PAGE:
Free Markets, Free People
Politics: Here’s something to chew on for the right
Charlie Cook is a greatly respected political analyst who works mostly for the Democrats. But he knows the business and he has a great track record. He said something in a recent column about the GOP field that just rings true to me. I wanted to get it out there a) for discussion and b) for the record. I’m interested to see if his prediction comes true for the reasons he advances:
Call me old-fashioned, but I believe that, just as in a marathon, things like stamina, preparation, discipline, and focus matter. To win this marathon of a presidential nomination contest, one might add money, organization, depth, and layers of campaign expertise and skilled manpower to the list of what actually matters in this race. Even the grassroots efforts of George McGovern, Jimmy Carter, and Howard Dean had some degree of infrastructure. Each of them also had a brain trust that existed beyond what resides under one head of hair and between two ears. That’s why I remain very skeptical that former House Speaker Newt Gingrich will end up being the nominee, and will be pretty surprised if former Massachusetts Gov. Mitt Romney doesn’t. Exciting or not, Romney is the only one who has carefully put together the building blocks necessary to construct a winning nomination campaign.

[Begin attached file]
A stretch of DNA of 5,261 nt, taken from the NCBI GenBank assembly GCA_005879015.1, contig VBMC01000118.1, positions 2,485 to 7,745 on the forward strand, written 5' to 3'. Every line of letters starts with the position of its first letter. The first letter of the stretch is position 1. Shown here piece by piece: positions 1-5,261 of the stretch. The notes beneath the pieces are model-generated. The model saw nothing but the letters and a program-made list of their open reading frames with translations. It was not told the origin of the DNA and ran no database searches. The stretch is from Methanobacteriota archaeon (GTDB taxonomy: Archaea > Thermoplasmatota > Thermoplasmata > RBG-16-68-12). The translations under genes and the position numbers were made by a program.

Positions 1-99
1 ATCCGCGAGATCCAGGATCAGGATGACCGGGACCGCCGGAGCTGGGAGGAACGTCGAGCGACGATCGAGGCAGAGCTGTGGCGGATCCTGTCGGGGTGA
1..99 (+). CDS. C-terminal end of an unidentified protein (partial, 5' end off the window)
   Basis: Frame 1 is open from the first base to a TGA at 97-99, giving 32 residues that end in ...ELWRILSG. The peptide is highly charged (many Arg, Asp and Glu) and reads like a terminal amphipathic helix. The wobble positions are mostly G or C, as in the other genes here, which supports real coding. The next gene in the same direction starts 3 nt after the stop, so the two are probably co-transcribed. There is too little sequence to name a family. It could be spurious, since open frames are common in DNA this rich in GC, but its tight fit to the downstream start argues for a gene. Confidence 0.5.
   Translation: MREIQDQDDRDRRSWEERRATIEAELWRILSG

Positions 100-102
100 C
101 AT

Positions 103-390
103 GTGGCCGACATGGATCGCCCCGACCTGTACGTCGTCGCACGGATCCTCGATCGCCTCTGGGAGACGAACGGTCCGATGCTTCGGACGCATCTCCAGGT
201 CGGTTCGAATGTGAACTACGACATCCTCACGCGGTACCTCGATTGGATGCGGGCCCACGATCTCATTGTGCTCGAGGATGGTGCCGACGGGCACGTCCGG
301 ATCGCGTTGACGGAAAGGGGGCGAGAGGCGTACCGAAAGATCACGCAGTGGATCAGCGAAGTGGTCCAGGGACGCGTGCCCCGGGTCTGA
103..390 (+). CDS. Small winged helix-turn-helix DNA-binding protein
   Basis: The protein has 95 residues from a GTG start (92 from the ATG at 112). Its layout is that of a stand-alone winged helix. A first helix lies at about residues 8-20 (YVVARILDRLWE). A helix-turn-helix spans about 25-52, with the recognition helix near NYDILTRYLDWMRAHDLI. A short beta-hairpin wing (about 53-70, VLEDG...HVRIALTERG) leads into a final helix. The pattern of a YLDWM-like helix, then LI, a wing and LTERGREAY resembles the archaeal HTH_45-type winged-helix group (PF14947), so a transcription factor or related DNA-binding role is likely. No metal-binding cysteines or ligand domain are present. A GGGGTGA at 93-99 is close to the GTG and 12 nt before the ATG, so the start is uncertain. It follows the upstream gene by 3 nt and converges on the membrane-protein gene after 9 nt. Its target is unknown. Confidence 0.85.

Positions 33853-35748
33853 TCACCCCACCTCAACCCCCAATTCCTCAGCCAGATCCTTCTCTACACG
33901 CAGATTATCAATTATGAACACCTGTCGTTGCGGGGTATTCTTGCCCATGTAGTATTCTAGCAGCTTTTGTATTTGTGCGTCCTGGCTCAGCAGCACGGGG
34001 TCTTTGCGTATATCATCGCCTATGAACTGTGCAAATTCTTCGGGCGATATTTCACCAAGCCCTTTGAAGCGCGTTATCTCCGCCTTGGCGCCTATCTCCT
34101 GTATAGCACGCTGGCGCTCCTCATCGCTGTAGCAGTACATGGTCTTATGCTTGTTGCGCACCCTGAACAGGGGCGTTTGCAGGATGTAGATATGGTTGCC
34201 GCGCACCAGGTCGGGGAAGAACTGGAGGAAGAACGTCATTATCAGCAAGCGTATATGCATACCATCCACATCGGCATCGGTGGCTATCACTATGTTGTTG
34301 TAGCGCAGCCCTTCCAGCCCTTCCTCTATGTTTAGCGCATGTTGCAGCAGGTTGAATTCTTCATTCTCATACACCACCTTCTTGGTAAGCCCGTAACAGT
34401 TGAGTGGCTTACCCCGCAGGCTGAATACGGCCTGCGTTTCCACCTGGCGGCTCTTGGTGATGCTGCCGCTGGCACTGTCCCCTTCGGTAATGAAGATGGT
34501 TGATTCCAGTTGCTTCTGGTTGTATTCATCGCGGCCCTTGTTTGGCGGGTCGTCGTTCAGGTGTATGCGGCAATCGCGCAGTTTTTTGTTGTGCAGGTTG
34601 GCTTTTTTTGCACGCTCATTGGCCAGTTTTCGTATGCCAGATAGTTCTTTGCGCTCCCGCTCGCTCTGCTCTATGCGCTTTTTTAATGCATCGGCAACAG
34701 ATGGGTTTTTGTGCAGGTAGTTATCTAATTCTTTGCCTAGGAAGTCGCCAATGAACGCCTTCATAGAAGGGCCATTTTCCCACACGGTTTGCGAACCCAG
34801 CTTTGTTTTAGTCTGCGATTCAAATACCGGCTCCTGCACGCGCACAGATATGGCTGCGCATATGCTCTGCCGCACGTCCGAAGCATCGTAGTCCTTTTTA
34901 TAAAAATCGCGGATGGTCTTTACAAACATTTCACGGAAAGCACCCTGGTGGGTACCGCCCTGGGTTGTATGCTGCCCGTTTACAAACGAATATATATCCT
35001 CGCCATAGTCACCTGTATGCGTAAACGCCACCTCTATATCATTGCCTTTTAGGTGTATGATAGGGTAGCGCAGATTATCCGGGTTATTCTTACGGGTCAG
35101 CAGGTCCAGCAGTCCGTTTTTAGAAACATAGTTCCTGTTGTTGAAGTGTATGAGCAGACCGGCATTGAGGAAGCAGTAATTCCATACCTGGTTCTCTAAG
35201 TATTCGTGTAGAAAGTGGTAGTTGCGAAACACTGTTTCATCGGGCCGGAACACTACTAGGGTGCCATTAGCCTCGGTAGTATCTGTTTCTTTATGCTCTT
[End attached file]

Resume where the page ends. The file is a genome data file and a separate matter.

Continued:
Obviously there’s the possibility of a surprise here … personality and charisma (and no mistakes) overtaking good organization and money. But there’s also a history that tells us that’s not often the case. And we are talking about Newt Gingrich here, who can implode in a heartbeat as we’ve all observed over the decades he’s been in the public eye.
I’ve read a number of reports that the Gingrich campaign is not the model of organization and it lacks a significant grassroots base. As the race nears the primaries of next year, those are going to be increasingly important to Gingrich’s chances. Meanwhile, Romney, regardless of your thoughts about him as the candidate, has, as Cook points out “carefully put together the building blocks necessary to construct a winning nomination campaign”.
Note the specifics of his point: he’s constructed a “winning nomination campaign”. This is a drive and an organization tailored to a specific goal – the nomination. He’s been building it for years. Gingrich, on the other hand, has been pretty much campaigning on a wing and a prayer. Cook is of the opinion that will come to hurt him as this process goes on and I tend to agree with him.